Former Engineered Systems columnist Scott Campbell passed away on Jan. 20, following a prolonged battle with pancreatic cancer. Our thoughts and condolences go out to his family.

Campbell was a lifelong proponent for the engineering industry and skilled trades. His academic journey started at the University of Illinois Urbana-Champaign, where he earned a bachelor's degree. Subsequently, he earned his Ph.D. in structural engineering from the University of California, Berkeley.

He started his professional career as a professor at the American University of Armenia (AUA), in Yerevan, Armenia, before serving as an assistant professor at Ohio State University. He was then employed as chief structural engineer at Kinetics Noise Control before starting his own company, Structural Analysis Consulting Group. In 2016, he became director of code technology for the Portland Cement Association and, most recently, was the senior vice president of structures and codes for the National Ready Mixed Concrete Association.

Campbell joined the Engineered Systems staff in early 2021, penning the publication's “Security & Resiliency” column. I didn’t know Scott well. In fact, I’d only chatted with him a handful of times. I do recall his stellar sense of humor and that his submissions were always in on time.

In October 2022, I received an email from Scott in which he requested a leave of absence from his column due to some health issues. I obliged, without question. I didn’t dig deeper into his ailment, as I figured he’d fill me in on the details once he felt better. That conversation never came. Three short months after receiving that email, he was gone.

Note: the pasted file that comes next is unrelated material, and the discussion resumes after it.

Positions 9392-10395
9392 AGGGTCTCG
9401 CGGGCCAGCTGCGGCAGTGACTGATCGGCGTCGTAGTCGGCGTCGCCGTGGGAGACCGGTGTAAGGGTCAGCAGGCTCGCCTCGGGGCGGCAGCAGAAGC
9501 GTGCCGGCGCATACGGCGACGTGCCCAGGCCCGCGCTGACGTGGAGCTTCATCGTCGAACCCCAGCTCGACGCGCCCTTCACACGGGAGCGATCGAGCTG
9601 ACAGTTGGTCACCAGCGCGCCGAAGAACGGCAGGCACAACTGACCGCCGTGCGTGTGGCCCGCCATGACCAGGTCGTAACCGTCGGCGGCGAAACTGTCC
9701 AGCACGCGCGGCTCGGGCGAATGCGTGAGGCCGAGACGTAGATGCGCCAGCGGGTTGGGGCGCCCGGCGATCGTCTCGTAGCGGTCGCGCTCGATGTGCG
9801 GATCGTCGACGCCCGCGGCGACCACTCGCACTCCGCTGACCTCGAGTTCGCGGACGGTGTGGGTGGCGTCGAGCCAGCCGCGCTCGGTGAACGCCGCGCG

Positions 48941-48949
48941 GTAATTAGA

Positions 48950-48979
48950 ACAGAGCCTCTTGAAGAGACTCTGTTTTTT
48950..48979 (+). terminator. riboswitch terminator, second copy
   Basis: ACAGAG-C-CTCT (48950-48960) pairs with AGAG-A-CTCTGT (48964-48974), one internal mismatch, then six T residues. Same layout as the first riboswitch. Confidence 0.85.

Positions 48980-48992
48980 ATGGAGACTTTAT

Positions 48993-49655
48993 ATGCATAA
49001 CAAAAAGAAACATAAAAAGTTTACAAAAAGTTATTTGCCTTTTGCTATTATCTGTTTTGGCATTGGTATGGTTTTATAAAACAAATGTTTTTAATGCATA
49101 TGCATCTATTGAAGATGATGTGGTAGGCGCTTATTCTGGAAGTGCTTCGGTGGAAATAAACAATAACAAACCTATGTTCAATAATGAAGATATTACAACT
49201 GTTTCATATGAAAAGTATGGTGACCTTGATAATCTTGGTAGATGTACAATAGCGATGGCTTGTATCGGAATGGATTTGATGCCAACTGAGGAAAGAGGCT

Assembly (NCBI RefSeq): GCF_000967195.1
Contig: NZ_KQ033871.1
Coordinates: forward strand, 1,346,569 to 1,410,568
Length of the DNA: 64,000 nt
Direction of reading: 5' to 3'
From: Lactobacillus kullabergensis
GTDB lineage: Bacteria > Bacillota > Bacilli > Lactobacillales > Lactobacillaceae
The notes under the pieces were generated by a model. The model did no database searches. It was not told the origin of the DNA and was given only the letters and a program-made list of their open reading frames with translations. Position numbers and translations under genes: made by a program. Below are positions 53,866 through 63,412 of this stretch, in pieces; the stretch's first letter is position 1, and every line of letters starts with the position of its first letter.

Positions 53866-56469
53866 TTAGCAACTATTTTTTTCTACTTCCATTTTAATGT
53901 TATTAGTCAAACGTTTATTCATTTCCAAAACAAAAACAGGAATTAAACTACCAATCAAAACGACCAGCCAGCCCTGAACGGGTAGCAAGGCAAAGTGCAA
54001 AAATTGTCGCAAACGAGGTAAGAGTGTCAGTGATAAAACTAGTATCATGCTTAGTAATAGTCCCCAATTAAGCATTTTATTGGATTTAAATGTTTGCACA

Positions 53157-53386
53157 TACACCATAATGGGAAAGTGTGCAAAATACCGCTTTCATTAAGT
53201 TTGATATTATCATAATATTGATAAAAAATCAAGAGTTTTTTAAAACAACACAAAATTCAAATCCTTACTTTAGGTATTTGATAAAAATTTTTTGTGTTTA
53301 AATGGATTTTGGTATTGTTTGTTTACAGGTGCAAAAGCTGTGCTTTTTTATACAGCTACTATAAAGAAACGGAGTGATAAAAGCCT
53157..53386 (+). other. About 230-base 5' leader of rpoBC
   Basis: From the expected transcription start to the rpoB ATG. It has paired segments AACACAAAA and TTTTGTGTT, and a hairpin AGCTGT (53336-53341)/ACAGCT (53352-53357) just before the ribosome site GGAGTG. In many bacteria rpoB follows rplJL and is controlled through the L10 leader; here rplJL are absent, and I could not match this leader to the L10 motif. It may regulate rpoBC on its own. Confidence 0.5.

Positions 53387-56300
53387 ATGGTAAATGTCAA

Campbell's love for the skilled trades was evident through his work in the civil engineering sector, the cement industry, and through his monthly column. He certainly left a mark on the industry, and his contributions and leadership will be missed.

Leaving a Legacy

Campbell's legacy looms large. A registered professional engineer in six states, he published numerous articles in the areas of nonlinear analysis and blast design of buildings. He served as a mentor on various committees of the American Society of Civil Engineers (ASCE), ASHRAE, and the American Concrete Institute (ACI). He was also a member of the board of directors and past-president of the Architectural Engineering Institute (AEI) of ASCE.

His untimely passing, and indelible influence on society, left me pondering my own legacy. If I were to die today, what landmark events would be noted in my obituary? I’ve been a professional journalist for 16 years, having covered the HVACR industry for the last 11-plus years. This industry houses some great stories, including those from individuals such as Weldon Long, Lauren Roberts, Jon Hirsch, Howard McKew, and so many more. I’ve enjoyed sharing the successes of those who’ve committed their lives to making others comfortable.

This editor’s note thus concludes my tenure as editor-in-chief of this publication. Through numerous contests, feature articles, breaking news, product features, and more, I hope, in some form or fashion, my efforts have left a mark on your success. Because, undoubtedly, your firms and intuition have greatly influenced me.

Death is a constant reminder that life is too short. Our time on this planet is precious. What is your legacy? How have you impacted society? If you haven't accomplished great things yet, now's the time to go for it. Dive in head first, and give it all you've got. Our time here is limited. Go out and boldly write your words on the face of today while you still can.